For many people the explanation of much of the negativity in the world involves the interests of a group of elites who are self serving and whose actions generally exploit the interests of other people.
It is easy to see why this idea is criticised as both paranoid and wrong. To share in the idea is to be misled: to be jealous of what others, who have worked hard, have. This is a clever argument because at first glance it seems a sensible one.
So who are these elites? Where do they come from? Why do they do what they do? Isn’t it that they are just better than me?
The first thing to note is that the suggestion there are elites is one which is as old as man kind itself. Certain folk, in the early days simply through physical strength, chose to dominate others. Power, and all its trappings, is appealing. And power is infinite. Some people both enjoy it and aspire to increase it. The more power one has, the more one wants. As Lord Acton put it ‘Absolute power corrupts absolutely.’
Power passes from father to son, or daughter; a pattern repeated century after century. Class and caste systems rise. The most obvious example of this is a monarchy but the most dangerous are those hidden elites, who wield their power secretly, usually within areas of society fully accommodated and perceived as typical.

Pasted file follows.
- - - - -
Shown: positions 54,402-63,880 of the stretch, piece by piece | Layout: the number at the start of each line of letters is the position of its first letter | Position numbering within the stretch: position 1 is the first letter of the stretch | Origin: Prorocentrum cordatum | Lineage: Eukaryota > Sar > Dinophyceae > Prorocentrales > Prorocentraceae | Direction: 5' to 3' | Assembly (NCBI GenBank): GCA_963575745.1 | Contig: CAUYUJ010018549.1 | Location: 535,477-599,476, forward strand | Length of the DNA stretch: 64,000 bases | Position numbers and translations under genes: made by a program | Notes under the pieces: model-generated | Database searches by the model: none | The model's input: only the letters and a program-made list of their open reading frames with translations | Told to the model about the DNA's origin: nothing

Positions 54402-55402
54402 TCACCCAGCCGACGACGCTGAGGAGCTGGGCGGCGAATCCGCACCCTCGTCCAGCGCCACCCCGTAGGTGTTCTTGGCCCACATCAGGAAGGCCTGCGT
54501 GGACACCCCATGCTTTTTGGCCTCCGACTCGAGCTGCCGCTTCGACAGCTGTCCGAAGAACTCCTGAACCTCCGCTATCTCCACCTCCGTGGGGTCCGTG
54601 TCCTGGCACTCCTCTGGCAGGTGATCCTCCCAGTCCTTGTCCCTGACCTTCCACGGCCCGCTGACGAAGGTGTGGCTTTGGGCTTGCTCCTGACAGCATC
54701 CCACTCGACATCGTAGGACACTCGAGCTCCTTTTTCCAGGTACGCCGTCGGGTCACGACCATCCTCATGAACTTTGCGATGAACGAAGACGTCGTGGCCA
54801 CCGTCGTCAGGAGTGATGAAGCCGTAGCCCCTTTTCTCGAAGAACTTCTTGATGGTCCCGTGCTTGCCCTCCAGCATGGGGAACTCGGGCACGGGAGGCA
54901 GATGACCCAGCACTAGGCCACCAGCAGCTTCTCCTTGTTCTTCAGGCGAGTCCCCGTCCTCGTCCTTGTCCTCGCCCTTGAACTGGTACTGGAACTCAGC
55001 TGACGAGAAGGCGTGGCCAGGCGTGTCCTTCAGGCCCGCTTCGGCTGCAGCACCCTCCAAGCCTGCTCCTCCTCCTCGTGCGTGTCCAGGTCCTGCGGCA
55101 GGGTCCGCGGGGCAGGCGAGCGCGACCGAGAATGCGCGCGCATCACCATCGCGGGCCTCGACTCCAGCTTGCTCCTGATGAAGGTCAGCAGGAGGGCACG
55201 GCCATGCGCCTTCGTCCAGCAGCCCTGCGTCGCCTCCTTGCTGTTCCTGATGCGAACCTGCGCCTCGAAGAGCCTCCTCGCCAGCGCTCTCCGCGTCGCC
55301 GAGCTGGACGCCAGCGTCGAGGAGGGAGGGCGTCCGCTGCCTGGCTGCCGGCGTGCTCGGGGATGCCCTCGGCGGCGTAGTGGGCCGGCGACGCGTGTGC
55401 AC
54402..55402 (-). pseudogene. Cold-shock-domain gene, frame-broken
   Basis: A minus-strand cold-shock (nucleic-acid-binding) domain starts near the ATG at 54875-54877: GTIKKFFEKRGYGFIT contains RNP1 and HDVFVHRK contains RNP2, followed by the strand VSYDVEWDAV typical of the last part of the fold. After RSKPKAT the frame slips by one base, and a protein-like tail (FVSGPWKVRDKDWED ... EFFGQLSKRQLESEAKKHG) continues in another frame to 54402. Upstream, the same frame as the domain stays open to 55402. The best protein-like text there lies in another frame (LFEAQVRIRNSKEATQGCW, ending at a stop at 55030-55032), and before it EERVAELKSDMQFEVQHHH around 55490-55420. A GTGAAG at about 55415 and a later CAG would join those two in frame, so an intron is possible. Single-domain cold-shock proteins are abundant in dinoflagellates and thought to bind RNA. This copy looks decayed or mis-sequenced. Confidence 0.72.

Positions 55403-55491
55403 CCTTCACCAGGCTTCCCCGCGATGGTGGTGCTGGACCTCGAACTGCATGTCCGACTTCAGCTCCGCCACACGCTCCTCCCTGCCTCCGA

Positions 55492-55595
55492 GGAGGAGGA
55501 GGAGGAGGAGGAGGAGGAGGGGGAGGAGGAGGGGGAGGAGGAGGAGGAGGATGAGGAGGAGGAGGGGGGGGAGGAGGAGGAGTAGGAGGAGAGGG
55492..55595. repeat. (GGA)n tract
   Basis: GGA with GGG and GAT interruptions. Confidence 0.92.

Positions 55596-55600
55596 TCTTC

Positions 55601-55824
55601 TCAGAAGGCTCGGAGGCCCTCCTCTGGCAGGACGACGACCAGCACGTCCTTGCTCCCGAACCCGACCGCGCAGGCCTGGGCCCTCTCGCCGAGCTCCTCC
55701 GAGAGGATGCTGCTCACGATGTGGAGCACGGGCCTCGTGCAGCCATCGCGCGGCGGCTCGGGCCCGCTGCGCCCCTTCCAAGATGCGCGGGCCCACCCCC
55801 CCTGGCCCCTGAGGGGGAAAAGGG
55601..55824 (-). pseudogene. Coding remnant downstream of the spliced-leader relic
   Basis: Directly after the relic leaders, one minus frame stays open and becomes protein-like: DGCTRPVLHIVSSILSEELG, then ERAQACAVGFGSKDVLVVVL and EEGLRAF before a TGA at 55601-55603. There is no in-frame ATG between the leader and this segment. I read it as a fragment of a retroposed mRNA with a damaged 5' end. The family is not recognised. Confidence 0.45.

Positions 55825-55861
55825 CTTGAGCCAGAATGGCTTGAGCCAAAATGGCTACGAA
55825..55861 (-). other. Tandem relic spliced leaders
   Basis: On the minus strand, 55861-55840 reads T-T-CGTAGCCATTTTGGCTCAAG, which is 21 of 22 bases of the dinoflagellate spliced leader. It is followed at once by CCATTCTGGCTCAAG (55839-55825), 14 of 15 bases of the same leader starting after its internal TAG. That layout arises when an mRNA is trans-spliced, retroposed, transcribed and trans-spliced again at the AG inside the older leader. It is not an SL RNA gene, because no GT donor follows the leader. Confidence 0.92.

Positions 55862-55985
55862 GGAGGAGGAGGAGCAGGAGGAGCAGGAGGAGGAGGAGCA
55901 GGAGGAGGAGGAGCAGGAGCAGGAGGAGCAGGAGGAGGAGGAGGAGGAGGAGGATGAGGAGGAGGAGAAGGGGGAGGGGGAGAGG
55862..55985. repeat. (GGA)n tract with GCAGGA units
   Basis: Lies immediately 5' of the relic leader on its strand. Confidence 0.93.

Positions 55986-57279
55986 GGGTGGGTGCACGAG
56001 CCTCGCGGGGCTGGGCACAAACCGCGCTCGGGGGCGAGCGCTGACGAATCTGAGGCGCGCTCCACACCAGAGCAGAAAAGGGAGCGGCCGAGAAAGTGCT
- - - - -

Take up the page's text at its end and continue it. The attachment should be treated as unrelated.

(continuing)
In 1950s America the sociologist C. Wright Mills introduced the term ‘power elite’ in his exploration of class alliances and influences. He identified small groups who wielded huge amounts of power, far out of proportion to their small number and their place in a society which proudly proclaimed ‘equality’ for all.
But the ‘power elite’ are not restricted to the United States alone. They exist is every nation and they are recognisable, even nameable. Numerous studies have suggested the ‘power elite’ in the states numbers about 3-400 people. This figure worldwide is not huge, just one or two thousand who have huge influence over the lives of billions: So ingrained in our societies we accept them without question. In the so called democratic nations they are merely citizens, usually with a degree of economic success. They are not seen as villains but as something to aspire to, and thats the real concern. The idea that democracy is a social contract by which the exercise of power is kept responsible is misleading. It is a very rare thing to see power wielded for the positive and for advancement. It is usually practiced with harm as the outcome. Harm has become the entropic tendency of power.
To use power gently, and for the good of others, is a heroic virtue; which is why examples of it are so rare. It is no coincidence that the defence of the elite (get on with it, power is up for grabs: I earnt it) is the same defence as economic competition (you too can earn your share, come have some power). Conservatism is the ideology of the elite, and for those who are fooled by its false promises.